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Ballad Health describes the increase in COVID-19 cases

BY BRITTNEE NAVE
STAR CORRESPONDENT
Ballad Health continued the urgency of following guidelines amidst the growing number of COVID-19 cases during a media briefing on Wednesday.
 
Jamie Swift, Chief Inspection Prevention Officer, provided updates on the number of patients being treated.
 
There are 94 in-house COVID-19 patients, 22 of these are in the ICU with 14 on ventilators. There are 55 PUIs, or people under investigation of the virus awaiting test results, that have also been admitted to facilities.
 
Swift aimed to debunk myths surrounding the testing of the virus, such as the belief that cases are only rising due to an increase in tests. She explained that in the spring and early summer, the positivity rate was less than one percent, now this is 10.9 percent.
 
“If our infections were improving, we would see the positivity rate decrease. Instead, we are seeing it increase dramatically,” she said.
 
This increased percentage was also described by Swift to be higher than in metro areas. Knoxville’s rate is 5.3 percent, Memphis’s rate is 8.5 percent and Chattanooga’s rate is 8.7 percent. 
 
She elaborated on the transmission to symptoms in this area is an average of five days, admission to the hospital is about 10 days and ICU admission is about 11 days. 
 
According to Swift, every 12 days, the number of in-house cases is doubling. 
 
“I cannot stress enough the importance of wearing a mask, along with social distancing and proper hand hygiene,” she said. 
 
Eric Deaton, Chief Operating Officer, took to the stand to thank mayors for the mask mandate and explored worst-case scenarios should cases continue to increase.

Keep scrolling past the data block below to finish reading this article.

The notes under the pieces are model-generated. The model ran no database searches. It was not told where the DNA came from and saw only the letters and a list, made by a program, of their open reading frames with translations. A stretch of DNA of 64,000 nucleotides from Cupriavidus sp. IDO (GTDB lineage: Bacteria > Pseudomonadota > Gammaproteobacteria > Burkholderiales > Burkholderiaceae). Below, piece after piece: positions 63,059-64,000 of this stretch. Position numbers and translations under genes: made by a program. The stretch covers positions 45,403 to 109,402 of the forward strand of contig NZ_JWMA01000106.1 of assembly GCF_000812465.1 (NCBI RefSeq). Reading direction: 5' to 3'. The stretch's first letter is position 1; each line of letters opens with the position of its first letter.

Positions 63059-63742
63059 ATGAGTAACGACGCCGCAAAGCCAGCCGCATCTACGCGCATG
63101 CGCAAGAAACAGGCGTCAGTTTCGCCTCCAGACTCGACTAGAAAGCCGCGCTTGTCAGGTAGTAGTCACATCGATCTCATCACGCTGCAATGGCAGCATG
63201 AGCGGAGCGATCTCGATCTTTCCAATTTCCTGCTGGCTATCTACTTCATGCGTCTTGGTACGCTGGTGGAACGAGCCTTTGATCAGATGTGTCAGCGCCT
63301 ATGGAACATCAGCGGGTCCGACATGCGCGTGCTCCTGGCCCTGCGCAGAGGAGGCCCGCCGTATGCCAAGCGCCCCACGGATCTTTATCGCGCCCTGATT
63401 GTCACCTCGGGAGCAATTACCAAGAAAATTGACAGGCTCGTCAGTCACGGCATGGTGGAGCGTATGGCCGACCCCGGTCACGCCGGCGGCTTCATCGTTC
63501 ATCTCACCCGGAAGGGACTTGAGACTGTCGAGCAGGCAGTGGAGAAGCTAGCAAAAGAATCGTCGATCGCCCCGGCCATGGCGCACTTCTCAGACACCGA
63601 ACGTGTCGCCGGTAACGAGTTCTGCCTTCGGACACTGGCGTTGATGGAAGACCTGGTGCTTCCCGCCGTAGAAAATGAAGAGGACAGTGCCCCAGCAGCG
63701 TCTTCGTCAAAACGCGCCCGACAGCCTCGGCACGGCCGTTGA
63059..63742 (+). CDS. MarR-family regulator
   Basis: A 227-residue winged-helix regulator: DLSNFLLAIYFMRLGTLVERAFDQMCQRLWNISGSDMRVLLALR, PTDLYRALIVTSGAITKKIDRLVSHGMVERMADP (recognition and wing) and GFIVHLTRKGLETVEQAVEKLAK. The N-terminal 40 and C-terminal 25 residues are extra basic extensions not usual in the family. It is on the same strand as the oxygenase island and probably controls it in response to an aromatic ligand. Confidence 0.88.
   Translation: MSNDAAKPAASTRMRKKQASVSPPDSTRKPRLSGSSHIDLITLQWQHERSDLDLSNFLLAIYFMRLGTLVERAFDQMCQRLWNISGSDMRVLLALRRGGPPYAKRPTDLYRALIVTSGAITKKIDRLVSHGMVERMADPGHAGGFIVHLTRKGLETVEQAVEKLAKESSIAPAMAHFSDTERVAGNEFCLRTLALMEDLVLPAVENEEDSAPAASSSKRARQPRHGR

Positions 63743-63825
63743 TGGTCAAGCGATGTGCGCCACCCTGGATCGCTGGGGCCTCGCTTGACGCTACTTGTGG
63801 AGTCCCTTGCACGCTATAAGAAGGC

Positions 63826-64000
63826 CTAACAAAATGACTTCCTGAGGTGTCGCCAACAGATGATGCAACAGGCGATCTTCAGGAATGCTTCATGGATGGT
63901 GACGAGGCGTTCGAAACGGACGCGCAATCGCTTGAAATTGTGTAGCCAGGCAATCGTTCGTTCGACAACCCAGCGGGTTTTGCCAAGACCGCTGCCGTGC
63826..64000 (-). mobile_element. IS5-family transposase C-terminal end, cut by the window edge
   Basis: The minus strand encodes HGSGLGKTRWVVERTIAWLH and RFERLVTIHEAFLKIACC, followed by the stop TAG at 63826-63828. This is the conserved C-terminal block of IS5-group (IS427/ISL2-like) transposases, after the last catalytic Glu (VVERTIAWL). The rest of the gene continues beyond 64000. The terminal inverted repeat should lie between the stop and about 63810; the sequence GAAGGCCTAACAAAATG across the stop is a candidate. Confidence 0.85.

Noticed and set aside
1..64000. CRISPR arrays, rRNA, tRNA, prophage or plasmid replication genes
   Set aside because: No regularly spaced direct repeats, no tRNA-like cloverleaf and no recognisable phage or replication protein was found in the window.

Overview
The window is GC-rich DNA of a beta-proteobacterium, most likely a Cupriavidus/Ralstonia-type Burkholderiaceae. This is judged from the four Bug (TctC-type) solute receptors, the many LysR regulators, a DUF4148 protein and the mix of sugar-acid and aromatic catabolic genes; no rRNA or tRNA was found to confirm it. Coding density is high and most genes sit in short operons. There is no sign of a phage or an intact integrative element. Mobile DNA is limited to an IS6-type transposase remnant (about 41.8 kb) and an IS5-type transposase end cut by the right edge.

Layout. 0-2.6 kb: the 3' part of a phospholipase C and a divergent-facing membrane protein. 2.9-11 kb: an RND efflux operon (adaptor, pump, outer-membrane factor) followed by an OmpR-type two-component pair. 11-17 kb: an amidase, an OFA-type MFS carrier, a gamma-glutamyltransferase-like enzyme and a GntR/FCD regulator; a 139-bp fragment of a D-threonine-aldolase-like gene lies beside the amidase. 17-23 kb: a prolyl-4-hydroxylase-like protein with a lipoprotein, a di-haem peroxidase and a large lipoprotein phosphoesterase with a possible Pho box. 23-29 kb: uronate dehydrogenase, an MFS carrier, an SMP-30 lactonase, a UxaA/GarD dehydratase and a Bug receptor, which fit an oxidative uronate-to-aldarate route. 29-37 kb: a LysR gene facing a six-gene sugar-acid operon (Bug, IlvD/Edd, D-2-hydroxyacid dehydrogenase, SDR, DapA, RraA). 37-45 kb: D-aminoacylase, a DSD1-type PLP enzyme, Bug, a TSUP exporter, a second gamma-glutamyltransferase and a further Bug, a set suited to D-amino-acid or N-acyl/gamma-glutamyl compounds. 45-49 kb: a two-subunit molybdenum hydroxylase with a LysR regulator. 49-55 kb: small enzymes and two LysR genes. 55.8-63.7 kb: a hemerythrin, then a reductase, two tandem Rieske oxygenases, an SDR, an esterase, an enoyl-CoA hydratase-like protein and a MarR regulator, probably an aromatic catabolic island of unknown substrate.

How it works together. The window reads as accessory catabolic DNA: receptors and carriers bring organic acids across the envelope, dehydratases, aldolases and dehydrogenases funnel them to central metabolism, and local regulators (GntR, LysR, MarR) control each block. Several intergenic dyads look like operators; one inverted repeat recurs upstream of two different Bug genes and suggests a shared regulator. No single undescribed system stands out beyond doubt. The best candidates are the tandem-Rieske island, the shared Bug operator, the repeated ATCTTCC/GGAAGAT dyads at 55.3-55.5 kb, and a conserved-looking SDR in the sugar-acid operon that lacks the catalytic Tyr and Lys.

A scorecard for the virus was also launched by Ballad, which will be updated daily. This contains the latest information on cases in Ballad facilities, both in the hospital and the ICU. There are also comparisons provided between now and March. 
 
To put a face to the virus, Chris Miller, Chief Operating Officer of Bristol Regional, shared his story. 
 
Miller became affected by the virus in March, one of the earliest in our region.
 
While the exact cause of him contracting the virus is unknown, he said he suspects a trip to Middle Tennessee to aid in tornado relief efforts may be it.
 
A week after his trip, he developed symptoms and 10 days later tested positive. Miller was also one of the first to donate plasma to aid in others still ill from the virus. 
 
“My faith is to the core of who I am,” he said. “I believe that God gives us the opportunity to use dark moments in our lives to help others. I believe the convalescent plasma program was the way I could help.”
 
Marsh Regional Blood Center is also accepting blood donations and performing antibody testing. 
 
One can contact Marsh Regional Blood Center at 423-230-5640. For the latest Ballad Health updates, one can go to www.balladhealth.org